Being a contender for the Game of the Year award in 2014, Middle-earth: Shadow of Mordor is a greatly refined hack and slash action-adventure for its time that brought unique features to the genres.
Still Holds Up Alright
The game piqued my interest very early with its fun combat and living world. The higher ranking enemies spread across Udun and Nurn remember previous encounters in the case that either of you have fled or you died. This initial magic drew me in and I kept playing for 20 hours, falling just a little short of 100% completion on the main story and side objectives of the base game. Over this duration new combat mechanics are introduced and develop along with your interactions with the world through skill and story progression. It brought in new elements at a good pace to help keep the game fresh, but I felt that it became stale with still a ways to go before the end.
Your interactions with the world are quite minimal at first. You can obtain intel on captains and warchiefs such as who they are and their strengths and weaknesses. Eventually you can mind control them, as well as the basic enemies, and instantiate ambushes, riots, executions, and betrayals. This feature came much later than I’d had hoped, having seen this in a demo before playing and thinking much of the game would be like this. The ability is introduced at a point in the story where it feels like you’re already nearing the end and there’s not much use for it left in free roam. A nice touch however, is that you can let the events unfold on their own by advancing time, or you can contribute and ensure that the job is done if you want to.
Uruks, a breed of Orcs, are what you slice through, but they don’t present many challenges. You acquire runes for your weapons and progress your skills rather quickly, enough to bring even the captains and warchiefs onto the same level as most of the other basic enemies. Stealth turns out to be quite forgiving and ranged combat to be very overpowered. You get to play around with the environment and use it to your advantage, but it doesn’t take much effort or thought to do it well. The skills you obtain throughout the game do give you more options, but you almost forget about some of them when the same formula works time and time again.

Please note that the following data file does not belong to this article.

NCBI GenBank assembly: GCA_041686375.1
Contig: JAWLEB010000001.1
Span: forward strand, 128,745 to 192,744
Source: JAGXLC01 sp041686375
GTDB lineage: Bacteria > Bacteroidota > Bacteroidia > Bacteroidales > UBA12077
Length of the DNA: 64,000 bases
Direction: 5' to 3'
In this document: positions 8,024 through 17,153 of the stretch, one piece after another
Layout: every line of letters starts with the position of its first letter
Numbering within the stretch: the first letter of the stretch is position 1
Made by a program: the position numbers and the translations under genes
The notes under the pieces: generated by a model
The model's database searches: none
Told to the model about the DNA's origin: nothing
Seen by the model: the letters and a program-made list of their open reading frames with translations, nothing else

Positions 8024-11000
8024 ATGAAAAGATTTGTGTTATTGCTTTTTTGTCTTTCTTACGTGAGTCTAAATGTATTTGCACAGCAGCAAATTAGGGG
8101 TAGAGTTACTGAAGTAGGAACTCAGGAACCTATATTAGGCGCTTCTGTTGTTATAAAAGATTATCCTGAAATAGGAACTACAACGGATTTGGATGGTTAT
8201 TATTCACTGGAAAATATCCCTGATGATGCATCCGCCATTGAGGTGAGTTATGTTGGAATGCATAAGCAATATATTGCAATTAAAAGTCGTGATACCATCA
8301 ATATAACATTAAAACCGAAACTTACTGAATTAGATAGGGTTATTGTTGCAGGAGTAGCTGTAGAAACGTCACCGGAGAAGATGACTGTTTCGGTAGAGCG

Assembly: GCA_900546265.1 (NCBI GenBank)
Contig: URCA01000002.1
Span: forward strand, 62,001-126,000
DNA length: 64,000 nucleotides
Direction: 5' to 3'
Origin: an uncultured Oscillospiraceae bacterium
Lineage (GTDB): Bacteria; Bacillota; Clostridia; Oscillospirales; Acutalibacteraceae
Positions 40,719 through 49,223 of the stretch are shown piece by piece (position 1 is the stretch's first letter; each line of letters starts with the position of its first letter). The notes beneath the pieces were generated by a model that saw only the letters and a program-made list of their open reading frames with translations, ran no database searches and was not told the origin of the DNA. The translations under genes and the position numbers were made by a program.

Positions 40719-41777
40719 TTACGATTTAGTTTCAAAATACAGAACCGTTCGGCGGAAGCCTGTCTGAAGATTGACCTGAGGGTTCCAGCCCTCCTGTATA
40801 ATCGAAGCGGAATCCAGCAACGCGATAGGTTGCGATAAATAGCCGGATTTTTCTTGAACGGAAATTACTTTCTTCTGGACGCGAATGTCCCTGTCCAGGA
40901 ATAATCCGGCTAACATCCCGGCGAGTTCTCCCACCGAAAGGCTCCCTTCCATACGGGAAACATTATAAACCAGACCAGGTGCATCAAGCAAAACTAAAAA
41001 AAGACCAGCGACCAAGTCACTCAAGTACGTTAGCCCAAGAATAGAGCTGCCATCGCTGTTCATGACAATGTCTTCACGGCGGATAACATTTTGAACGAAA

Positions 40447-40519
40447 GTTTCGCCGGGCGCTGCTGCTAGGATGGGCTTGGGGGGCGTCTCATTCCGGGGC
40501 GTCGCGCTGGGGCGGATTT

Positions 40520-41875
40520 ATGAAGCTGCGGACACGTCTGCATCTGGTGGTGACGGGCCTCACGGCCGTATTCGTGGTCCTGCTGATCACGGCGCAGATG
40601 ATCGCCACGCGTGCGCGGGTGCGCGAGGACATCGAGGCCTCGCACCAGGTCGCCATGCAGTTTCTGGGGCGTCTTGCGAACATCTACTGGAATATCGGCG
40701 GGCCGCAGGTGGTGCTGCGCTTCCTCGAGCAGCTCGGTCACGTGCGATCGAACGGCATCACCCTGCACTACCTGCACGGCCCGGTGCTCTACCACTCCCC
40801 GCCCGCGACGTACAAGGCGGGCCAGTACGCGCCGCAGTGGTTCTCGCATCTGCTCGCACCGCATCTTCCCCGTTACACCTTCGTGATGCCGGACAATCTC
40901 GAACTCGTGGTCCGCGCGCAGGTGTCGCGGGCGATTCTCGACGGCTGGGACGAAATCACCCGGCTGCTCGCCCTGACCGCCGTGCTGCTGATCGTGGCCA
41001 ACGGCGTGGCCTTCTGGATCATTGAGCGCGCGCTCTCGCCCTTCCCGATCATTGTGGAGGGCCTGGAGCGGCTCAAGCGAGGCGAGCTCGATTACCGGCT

The story behaves similarly. Talion’s tale intrigued me at first, but it lost my interest towards the end. Many of the story missions weren’t much different from the optional ones. Aiming for the bonus objectives sometimes keeps things interesting, but on rare occasions the reward is too small to even bother. I was also let down by the final few boss battles of the story, hoping for a difficult challenge, but being given ridiculously simple quick time events instead.
Despite the critiques the game is still quite satisfying. The stealth takedowns, combat finishers on hordes of Uruks, mounted combat, and fiery explosions are what kept me playing all the way to the end. I played more for Talion’s skill progression, and let the main story and side missions tell me where to place my efforts. There were just enough of them, not including the endless amount of captain and warchief events, for me to see the end of the skill tree. In the end the combat was entertaining enough for me, and there was just the right amount of content to consume with it.